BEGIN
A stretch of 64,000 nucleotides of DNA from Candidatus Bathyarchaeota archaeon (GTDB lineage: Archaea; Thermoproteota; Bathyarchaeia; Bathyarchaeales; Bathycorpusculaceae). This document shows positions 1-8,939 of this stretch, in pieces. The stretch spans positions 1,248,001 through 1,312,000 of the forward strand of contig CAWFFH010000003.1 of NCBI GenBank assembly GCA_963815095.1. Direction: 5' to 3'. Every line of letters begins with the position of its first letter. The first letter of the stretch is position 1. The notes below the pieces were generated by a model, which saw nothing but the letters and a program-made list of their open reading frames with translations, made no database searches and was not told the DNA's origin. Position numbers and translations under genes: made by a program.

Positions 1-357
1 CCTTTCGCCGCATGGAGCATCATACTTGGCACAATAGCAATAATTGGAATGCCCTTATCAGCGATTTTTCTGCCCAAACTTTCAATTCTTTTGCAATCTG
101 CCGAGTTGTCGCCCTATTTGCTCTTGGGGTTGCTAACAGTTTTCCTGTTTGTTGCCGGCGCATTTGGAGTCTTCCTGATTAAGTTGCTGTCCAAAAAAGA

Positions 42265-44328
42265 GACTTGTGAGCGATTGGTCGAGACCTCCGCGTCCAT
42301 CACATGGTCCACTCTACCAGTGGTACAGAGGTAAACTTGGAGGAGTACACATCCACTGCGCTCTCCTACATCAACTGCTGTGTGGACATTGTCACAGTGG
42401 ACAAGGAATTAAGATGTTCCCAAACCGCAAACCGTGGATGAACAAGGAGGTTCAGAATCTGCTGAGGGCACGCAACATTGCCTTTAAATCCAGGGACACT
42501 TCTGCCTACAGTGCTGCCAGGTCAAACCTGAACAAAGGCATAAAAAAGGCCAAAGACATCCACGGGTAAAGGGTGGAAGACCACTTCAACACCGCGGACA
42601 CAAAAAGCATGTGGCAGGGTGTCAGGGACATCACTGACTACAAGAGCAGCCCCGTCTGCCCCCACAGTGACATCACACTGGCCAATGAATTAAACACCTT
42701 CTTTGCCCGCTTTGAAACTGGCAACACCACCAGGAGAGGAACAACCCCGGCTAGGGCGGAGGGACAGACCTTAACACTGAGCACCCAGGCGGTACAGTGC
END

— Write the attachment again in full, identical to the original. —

A stretch of 64,000 nucleotides of DNA from Candidatus Bathyarchaeota archaeon (GTDB lineage: Archaea; Thermoproteota; Bathyarchaeia; Bathyarchaeales; Bathycorpusculaceae). This document shows positions 1-8,939 of this stretch, in pieces. The stretch spans positions 1,248,001 through 1,312,000 of the forward strand of contig CAWFFH010000003.1 of NCBI GenBank assembly GCA_963815095.1. Direction: 5' to 3'. Every line of letters begins with the position of its first letter. The first letter of the stretch is position 1. The notes below the pieces were generated by a model, which saw nothing but the letters and a program-made list of their open reading frames with translations, made no database searches and was not told the DNA's origin. Position numbers and translations under genes: made by a program.

Positions 1-357
1 CCTTTCGCCGCATGGAGCATCATACTTGGCACAATAGCAATAATTGGAATGCCCTTATCAGCGATTTTTCTGCCCAAACTTTCAATTCTTTTGCAATCTG
101 CCGAGTTGTCGCCCTATTTGCTCTTGGGGTTGCTAACAGTTTTCCTGTTTGTTGCCGGCGCATTTGGAGTCTTCCTGATTAAGTTGCTGTCCAAAAAAGA

Positions 42265-44328
42265 GACTTGTGAGCGATTGGTCGAGACCTCCGCGTCCAT
42301 CACATGGTCCACTCTACCAGTGGTACAGAGGTAAACTTGGAGGAGTACACATCCACTGCGCTCTCCTACATCAACTGCTGTGTGGACATTGTCACAGTGG
42401 ACAAGGAATTAAGATGTTCCCAAACCGCAAACCGTGGATGAACAAGGAGGTTCAGAATCTGCTGAGGGCACGCAACATTGCCTTTAAATCCAGGGACACT
42501 TCTGCCTACAGTGCTGCCAGGTCAAACCTGAACAAAGGCATAAAAAAGGCCAAAGACATCCACGGGTAAAGGGTGGAAGACCACTTCAACACCGCGGACA
42601 CAAAAAGCATGTGGCAGGGTGTCAGGGACATCACTGACTACAAGAGCAGCCCCGTCTGCCCCCACAGTGACATCACACTGGCCAATGAATTAAACACCTT
42701 CTTTGCCCGCTTTGAAACTGGCAACACCACCAGGAGAGGAACAACCCCGGCTAGGGCGGAGGGACAGACCTTAACACTGAGCACCCAGGCGGTACAGTGC